Five ways to get into a career in PR
In 2019, the PR industry has become increasingly important to brands. With the ‘always on’ culture, consumers have become familiar with, its crucial brands have qualified teams managing their reputations. But as the popularity and importance of the industry continues to grow, so does the competition to land a job in PR.
PR in this modern age, isn’t just writing press releases though. A wide range of skills from copywriting and social media to event management and photography, are now required by PR departments and agencies. Being an expert in one particular field isn’t always enough to be hired in this spirited sector.
Whether you’re leaving school, graduating from university, or making a career change, the right mix of experience and knowledge is crucial for getting a foot in the door – so we’ve put together this guide of different routes you can explore to secure your dream PR job.
- Build your own personal online brand
Don’t forget that it’s important to build your personal brand, as well as your CV. An active profile on platforms like Twitter, Instagram and LinkedIn, will help you stand out from the crowd.
Remember that every post reflects your own character – so make the right choice before pressing send. Talk about the PR area you’re looking to get into and engage with contacts you’ve met through networking and work experience to make it clear that you know your stuff.
Social media is an important part of the recruitment process, as bosses are likely to check your profiles after looking at your CV, so make sure you look the part on and offline.
- Network, network, network!
Networking is a must for anyone looking for a PR job, as it’s one of the easiest ways to get into a room full of people who know the industry inside out.
Events covering a range of topics are held frequently by organisations made up of PR professionals like the CIPR and PRCA. Attending these will help expand your knowledge and further increase your network – you never know who you’ll end up speaking to. A lot of these events are free too, so make sure to sign up to all relevant newsletters and follow influential people to see when they’re next taking part in an event.
If you’re currently working for a company that has its own PR team (but you’re not yet part of the team), why not ask to spend a day in their office, or arrange a meeting with a team member to quiz them on their role?
- Get real life experience
Going on work experience or an internship is an obvious but effective way to experience a real PR job. Placements, which usually last one or two weeks, present a first-hand opportunity to do a variety of PR roles, and speak to professionals working in the industry.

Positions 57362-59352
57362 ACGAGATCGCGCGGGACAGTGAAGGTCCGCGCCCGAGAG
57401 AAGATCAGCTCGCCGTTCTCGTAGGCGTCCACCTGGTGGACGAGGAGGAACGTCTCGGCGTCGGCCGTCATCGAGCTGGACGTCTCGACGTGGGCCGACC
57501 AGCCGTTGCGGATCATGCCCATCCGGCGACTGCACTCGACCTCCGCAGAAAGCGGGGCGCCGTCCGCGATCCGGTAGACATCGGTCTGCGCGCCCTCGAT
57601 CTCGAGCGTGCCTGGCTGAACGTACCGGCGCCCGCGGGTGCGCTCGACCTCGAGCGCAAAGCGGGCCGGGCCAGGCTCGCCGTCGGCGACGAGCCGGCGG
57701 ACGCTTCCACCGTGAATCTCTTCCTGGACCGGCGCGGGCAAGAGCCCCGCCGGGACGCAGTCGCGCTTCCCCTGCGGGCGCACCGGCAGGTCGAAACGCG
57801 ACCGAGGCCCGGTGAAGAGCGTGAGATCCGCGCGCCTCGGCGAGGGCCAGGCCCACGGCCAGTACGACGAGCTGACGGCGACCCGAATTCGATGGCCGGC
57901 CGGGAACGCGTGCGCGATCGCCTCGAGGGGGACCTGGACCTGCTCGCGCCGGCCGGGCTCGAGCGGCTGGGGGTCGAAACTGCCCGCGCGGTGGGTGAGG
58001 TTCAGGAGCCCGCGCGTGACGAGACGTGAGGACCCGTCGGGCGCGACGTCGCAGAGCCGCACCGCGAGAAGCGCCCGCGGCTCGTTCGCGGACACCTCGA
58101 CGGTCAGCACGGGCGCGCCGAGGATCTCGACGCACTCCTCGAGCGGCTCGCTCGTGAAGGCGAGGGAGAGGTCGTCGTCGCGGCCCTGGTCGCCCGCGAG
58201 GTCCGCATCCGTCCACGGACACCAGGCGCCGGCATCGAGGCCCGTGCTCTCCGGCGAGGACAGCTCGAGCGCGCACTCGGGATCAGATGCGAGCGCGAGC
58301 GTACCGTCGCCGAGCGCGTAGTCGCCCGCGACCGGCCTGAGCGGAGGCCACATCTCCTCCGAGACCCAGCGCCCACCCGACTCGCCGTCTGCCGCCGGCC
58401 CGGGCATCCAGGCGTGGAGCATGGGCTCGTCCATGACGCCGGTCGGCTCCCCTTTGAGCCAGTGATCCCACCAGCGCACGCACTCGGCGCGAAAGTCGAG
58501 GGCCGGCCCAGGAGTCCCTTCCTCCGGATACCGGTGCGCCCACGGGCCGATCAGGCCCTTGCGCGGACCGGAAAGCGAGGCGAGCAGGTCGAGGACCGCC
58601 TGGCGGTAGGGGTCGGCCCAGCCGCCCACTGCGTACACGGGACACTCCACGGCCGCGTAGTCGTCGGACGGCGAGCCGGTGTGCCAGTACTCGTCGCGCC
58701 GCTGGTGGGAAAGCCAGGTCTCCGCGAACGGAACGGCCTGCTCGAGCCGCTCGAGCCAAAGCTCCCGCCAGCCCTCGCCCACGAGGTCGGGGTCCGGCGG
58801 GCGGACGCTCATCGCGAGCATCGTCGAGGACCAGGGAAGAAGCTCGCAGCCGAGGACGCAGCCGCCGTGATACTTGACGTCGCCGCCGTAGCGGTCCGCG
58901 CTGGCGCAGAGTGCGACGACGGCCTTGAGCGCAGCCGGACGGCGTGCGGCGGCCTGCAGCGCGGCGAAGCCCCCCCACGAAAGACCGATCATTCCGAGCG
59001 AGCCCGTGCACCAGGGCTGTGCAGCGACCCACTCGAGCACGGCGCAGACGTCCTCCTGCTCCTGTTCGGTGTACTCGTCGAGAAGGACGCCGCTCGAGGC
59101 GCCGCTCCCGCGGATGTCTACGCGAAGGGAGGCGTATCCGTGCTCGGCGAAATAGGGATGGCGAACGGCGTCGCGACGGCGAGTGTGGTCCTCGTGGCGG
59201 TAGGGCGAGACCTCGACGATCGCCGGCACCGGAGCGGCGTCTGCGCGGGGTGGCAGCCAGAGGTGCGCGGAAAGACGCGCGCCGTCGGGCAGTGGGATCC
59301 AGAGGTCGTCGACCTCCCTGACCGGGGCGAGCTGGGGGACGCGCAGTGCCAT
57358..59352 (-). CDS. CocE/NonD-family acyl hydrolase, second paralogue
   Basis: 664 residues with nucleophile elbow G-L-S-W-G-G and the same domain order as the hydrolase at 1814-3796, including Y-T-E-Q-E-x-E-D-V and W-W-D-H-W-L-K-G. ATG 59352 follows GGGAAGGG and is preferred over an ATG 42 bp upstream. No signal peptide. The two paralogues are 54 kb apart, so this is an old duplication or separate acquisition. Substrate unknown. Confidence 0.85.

Putting this type of experience on your CV is a big plus point for recruiters, and if you spend your time on placement speaking to as many people as possible, you’ll leave with a valuable network of contacts for the future.
Remember the more PR time you’ve clocked up, the better. Don’t be afraid to apply and go on multiple placements, and look for at least one in-house role and one agency placement to get a taste of both sides of PR.
At No Brainer, our internships are tailored to give insight into all things PR – take a look at university graduate Dan Eddleston’s account of his time with us here.
- Experience a busy news desk
Whilst it’s important to bag yourself a few placements, journalism is the closest profession to PR, and it’s traditional for many PR people to have started out as a journalist. The two industries share lots of skills; being able to write copy quickly, finding and pitching stories, and dealing with tight deadlines.
Spending some time in your local paper’s newsroom will help you to understand the relationship between journalists and PRs. You’ll get first-hand experience of how journalists pick and choose from the many press releases they are sent every day, get an understanding of what makes a story and when the best times are to call a journalist.
Having some experience in this industry will not only impress a recruiting PR agency or brand, but it will provide you with an in-depth insight into the media. Having already honed your writing skills, you’ll be able to walk into your interview confident in your ability to deliver content, and knowledge of media.
- Volunteer for small organisations – you never know what might come of it!
Another way to build on your skills and experience is to volunteer your services for organisations without a budget for dedicated PR staff. These may be local sports clubs, charities, or community groups like local radio stations.
Working in a volunteer role is a big tick for your CV, and more often than not, you’ll find yourself allowed to work on whatever you like – so if you want to make a podcast, introduce an e-newsletter, or work on a rebrand – go for it!
Although volunteering doesn’t always lead to a full time role, it can help you meet useful contacts, and goes to show your determination to work in PR when it comes to that big interview.
Following these tips, means it won’t be long before you land your dream job in PR and get your career off to the best possible start.
Follow us on social media to keep an eye on all our recruitment opportunities or send us an email with your CV and details about why you’d like to work at No Brainer. We’d love to hear from you! You can reach us at firstname.lastname@example.org